Now in its third year, National Sweater Day is an annual effort organized by World Wildlife Fund Canada (WWF) and sponsored by Loblaws that asks Canadians to turn down their thermostats by two degrees Celsius for a day and wear a sweater instead. The 2013 event takes place this Thursday.
One of the campaign’s key tools is a “granny call centre” staffed by grandmothers who will call people by request and remind them to turn down the heat and put on a sweater.
“We were trying to think, ‘Who’s the best messenger for the idea of conserving energy and the idea of putting on a sweater?’” WWF director of climate and energy Josh Laughren explained.
“We thought, ‘Well, the previous generation or generations that lived through scarcity really get energy conservation.’ In the stereotype, it’s your grandmother saying, ‘Turn down the heat, close the door, put on a sweater.’ And also, who knits sweaters? At least stereotypically, it’s your grandmother who knits you a sweater.
“So we thought it was just a fun, engaging way to get the message out, and second, since most people who don’t participate don’t participate because they forgot, getting a real phone call from a real grandmother was again just a fun way to get the message home.”
As a means of publicizing National Sweater Day, the WWF has created a mascot of sorts: An official “spokesgranny” named Gladys.
While Gladys herself is a fictional character, the sentiments she expressed during an interview echo the real attitudes of the grannies staffing the Sweater Day call centre.
“All of us lived through a time when we didn’t have this simple way of getting too much heat,” Gladys said, speaking in character. “It was harder when we grew up … Nowadays, people just take it for granted, unless somebody tells them, that all they’ve got to do is turn up that thermostat and they’ll be warm. But that is very, very harmful to the whole of Canada and to the whole of the world, because we keep on … using up all that excess energy.”
Summoning images of the Great Depression, she added, “The way we had to save money in those days, we knew … that it wasn’t a good thing to put up the heat or put another piece of coal on the fire. That coal cost us a lot of money, as well as hurting the environment, even though we didn’t know in those days that we were hurting the environment.”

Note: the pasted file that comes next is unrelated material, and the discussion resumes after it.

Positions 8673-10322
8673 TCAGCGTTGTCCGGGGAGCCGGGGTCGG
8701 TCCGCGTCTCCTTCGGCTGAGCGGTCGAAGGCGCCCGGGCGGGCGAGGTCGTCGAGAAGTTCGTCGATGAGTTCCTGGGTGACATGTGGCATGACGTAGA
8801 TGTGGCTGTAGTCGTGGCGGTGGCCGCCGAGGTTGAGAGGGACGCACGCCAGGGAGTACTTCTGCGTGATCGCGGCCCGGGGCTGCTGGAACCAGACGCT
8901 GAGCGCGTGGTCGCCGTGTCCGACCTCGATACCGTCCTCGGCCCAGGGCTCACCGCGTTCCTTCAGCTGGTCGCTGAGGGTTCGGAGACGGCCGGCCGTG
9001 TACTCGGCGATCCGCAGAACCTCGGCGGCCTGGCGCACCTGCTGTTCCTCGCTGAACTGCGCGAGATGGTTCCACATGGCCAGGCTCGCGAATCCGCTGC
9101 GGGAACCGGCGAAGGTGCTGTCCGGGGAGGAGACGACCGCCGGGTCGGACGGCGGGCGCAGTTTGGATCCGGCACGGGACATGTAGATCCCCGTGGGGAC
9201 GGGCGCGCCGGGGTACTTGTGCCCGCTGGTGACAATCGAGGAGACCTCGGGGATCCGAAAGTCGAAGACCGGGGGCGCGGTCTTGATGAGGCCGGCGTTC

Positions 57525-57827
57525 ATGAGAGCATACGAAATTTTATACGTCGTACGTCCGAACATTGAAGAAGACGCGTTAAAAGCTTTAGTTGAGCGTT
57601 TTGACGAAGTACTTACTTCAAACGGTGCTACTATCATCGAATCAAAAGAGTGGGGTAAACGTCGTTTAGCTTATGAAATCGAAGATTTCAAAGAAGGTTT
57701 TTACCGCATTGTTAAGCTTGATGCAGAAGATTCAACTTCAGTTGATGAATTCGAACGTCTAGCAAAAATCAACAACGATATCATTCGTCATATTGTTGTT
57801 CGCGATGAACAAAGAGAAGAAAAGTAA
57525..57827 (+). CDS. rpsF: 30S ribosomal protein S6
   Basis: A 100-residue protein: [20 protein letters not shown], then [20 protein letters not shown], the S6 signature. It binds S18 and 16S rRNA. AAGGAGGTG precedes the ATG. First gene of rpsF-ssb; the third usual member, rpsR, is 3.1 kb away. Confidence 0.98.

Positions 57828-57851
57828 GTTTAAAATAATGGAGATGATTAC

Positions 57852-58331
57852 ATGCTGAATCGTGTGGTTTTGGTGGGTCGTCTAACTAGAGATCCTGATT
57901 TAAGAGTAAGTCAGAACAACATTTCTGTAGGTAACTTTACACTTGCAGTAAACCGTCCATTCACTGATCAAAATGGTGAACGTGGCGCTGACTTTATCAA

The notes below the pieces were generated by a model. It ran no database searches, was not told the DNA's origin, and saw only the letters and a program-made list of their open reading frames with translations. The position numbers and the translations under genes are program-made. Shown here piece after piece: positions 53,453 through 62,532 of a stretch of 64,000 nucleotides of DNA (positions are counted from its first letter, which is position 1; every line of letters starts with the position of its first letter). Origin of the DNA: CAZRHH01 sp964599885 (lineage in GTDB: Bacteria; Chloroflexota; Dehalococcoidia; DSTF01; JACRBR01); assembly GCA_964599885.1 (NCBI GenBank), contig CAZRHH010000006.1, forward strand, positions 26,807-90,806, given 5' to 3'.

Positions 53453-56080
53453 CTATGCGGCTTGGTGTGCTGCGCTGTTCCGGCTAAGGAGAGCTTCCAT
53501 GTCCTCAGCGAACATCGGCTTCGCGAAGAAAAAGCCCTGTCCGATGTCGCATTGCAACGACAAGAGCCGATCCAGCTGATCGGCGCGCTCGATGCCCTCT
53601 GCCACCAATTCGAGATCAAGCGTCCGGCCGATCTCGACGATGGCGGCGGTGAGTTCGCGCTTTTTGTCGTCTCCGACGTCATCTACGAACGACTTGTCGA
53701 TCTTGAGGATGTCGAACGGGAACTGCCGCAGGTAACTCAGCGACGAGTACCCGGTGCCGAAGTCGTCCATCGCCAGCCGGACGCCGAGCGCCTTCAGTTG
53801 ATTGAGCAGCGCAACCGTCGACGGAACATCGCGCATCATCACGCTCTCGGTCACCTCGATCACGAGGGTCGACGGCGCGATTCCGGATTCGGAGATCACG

We were trying to think, ‘Who’s the best messenger for the idea of conserving energy and the idea of putting on a sweater?’ - Josh Laughren
Call centre grannies will be on standby Thursday to pass on this hard-won wisdom to anyone that has requested a reminder. Canadians can book their granny of choice by visiting the National Sweater Day website at www.sweaterday.ca.
Although National Sweater Day is meant as a symbolic way to spread awareness of the need to save energy, the WWF hopes that it will lead to people adopting such measures on a more permanent basis.
Laughren made clear the potential impact of such a widespread change in behavior.
“To put it in perspective … if everyone turned down their thermostat by two degrees -- if all Canadians did -- in the winter, that would save about four megatons of C02 emissions which cause climate change or contribute to it, and that’s about the same as shutting down one full coal plant.”
Despite the limited and symbolic nature of limiting the action to one day, Laughren noted that there is a cumulative effect when many Canadians take part in such actions.
The more people who partake in such mass events, he indicated, the more clout environmental organizations such as the WWF gain when they claim to represent a broad swath of the citizenry.
“Getting 15 million Canadians participating in Earth Hour or millions of Canadians to have supporting Sweater Day, those are really important signals that back up our claims about what we want government and businesses to do,” Laughren said.
“So absolutely, something like Sweater Day on its own is not enough. But make no mistake, we absolutely need to show public support for the kind of changes we need or it won’t happen.”